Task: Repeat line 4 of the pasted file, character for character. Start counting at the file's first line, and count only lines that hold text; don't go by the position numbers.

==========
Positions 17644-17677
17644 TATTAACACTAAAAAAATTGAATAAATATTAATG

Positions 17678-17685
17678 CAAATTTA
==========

17678 CAAATTTA